Once the sending party enters the message, the centralized message service processor retrieves profile information, based on the access number entered by the sending party, from a database that indicates the messaging services subscribed to by the receiving party. The centralized message service processor then forwards the message to the receiving party by sending the message to the receiving party's messaging service providers. The centralized message service processor then monitors the messaging service providers to determine if the receiving party has accessed the message on any of the messaging service providers. If the receiving party accesses the message on any of the messaging service providers, the message is then deleted from the remaining messaging service providers or a selected number of them.

The profile information retrieved from the database may identify the messaging service providers to which the message is to be sent. Thus, for example, the receiving party may designate in their profile that the message should only be sent to their voice mail accounts and electronic mail and not sent to their pagers or vice versa. Likewise, the receiving party may designate which of the messaging services should delete the message once it is accessed by the receiving party.

In another embodiment of the present invention, the centralized message service processor also provides the capability of translating the message into other message types used by the various messaging services to which the receiving party subscribes. Thus, the message may be sent to all of the messaging services subscribed to by the receiving party. These and other features and advantages are described in or are apparent from the following disclosure.

BRIEF DESCRIPTION OF THE DRAWINGS

The preferred embodiments of the present invention will be described with reference to the following figures, wherein like numerals designate like elements, and wherein:

FIG. 1 is a block diagram of a centralized messaging system;

FIG. 2 is a block diagram of a first embodiment of the centralized message service processor of FIG. 1;

FIG. 3 is an exemplary diagram of a data structure of the database of FIG. 1;

FIGS. 4 and 5 show a flowchart of a process of the centralized message service processor of the first embodiment;

FIG. 6 is a block diagram of a second exemplary embodiment of the centralized message service processor; and

FIGS. 7 and 8 show a flowchart of a process of the centralized message service processor of the second embodiment.

DETAILED DESCRIPTION OF PREFERRED EMBODIMENTS

FIG. 1 is a block diagram of a centralized messaging system. The system includes user devices 100 and 110, a network 115, messaging service providers 130, 135, 140, a centralized message service processor 120 and a database 125. The user devices 100 and 110 and the messaging service providers 130, 135 and 140 are in communication with the network 115. The centralized message service provider 120 is also in communication with the network 115 and has access to database 125.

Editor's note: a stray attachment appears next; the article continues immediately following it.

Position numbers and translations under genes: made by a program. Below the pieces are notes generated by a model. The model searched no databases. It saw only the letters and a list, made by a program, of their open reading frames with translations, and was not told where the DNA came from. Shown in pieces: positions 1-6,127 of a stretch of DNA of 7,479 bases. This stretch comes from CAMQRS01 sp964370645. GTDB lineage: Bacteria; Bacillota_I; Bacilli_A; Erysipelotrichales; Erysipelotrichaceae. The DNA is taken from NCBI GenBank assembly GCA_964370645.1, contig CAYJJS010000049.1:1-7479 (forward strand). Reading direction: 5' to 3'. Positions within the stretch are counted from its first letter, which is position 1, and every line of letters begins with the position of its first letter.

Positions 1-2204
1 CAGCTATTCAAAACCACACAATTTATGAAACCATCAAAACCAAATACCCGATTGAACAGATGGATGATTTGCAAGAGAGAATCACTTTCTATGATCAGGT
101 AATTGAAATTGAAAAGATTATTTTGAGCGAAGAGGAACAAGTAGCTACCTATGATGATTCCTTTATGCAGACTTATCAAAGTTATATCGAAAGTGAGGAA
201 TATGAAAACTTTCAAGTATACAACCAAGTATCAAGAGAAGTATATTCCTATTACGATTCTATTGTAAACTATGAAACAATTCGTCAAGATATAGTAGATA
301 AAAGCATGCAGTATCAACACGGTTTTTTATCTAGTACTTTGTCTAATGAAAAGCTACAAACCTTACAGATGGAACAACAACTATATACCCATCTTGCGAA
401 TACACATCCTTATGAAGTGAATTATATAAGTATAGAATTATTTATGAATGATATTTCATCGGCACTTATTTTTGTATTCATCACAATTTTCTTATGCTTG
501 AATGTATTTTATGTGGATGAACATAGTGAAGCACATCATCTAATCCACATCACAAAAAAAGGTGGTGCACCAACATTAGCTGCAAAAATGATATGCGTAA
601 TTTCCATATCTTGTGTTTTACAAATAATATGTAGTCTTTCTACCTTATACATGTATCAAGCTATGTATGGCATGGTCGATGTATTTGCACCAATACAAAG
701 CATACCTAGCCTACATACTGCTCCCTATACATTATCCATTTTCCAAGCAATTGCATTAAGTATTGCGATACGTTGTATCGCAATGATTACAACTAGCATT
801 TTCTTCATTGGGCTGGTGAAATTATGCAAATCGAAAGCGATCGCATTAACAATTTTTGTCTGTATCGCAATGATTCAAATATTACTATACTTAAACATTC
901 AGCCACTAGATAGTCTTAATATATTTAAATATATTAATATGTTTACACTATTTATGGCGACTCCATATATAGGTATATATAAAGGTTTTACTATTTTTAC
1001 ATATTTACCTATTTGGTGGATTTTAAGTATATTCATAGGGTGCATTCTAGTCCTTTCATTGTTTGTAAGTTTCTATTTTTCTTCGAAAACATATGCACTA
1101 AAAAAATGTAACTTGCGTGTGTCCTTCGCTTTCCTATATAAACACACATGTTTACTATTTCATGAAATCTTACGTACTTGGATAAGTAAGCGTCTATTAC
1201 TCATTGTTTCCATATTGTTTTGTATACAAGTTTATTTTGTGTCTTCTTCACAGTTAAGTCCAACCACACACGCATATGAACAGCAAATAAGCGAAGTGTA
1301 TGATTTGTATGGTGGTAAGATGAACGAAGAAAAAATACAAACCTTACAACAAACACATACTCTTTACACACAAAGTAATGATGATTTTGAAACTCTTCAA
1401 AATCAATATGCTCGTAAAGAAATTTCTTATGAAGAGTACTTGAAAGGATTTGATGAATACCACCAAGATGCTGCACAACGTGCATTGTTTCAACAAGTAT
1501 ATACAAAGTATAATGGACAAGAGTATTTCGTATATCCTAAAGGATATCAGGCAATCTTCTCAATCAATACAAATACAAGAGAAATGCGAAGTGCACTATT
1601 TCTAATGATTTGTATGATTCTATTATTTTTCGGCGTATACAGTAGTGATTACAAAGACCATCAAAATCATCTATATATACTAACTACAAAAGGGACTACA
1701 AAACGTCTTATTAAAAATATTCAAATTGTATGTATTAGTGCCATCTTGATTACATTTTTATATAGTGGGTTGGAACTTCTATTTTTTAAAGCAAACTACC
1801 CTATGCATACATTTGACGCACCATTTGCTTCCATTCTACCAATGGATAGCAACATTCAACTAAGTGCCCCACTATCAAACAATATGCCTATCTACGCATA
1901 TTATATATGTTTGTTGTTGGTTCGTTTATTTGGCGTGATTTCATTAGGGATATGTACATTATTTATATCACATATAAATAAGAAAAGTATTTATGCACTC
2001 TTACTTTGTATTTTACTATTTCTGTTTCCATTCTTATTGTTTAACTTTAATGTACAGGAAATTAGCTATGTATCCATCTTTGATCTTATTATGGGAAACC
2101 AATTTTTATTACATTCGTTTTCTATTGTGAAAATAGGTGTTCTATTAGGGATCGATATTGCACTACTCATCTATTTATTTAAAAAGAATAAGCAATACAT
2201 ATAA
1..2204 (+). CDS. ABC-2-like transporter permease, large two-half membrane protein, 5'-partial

In a first preferred embodiment, a sending party sends a message to a receiving party (subscriber) through the centralized message service processor 120. For example, the subscriber distributes access codes, such as a telephone number or e-mail address, to friends and associates (e.g., customers, vendors, etc.). When the sending party wishes to leave a message for the receiving party, the sending party activates his/her user device 100 and enters the access number, for example the telephone number, IP address, or the like which directs the communication to the centralized message service processor 120. The centralized message service processor 120 receives the communication signals from the sending party and sends a message to the sending party prompting the sending party to enter an identifier of the receiving party for whom they wish to leave a message. The centralized message service processor 120 then verifies that the entered identifier corresponds to a subscriber of the centralized messaging service and, if so, sends a message to the sending party prompting them to enter the message that they wish to send.

Once the sending party enters the message, the centralized message service processor 120 retrieves profile information, based on the access number entered by the sending party, from the database 125 corresponding to the messaging services to which the receiving party subscribes. The centralized message service processor 120 then forwards the message to each of the receiving party's messaging service providers 130, 135 and 140 in accordance with the profile information retrieved. The centralized message service processor 120 then monitors the messaging service providers 130, 135 and 140 to determine if the receiving party has accessed the message on any of the messaging service providers 130, 135 and 140. If the receiving party accesses the message on any of the messaging service providers 130, 135 and 140, the message is then deleted from the remaining messaging service providers or a selected number of them.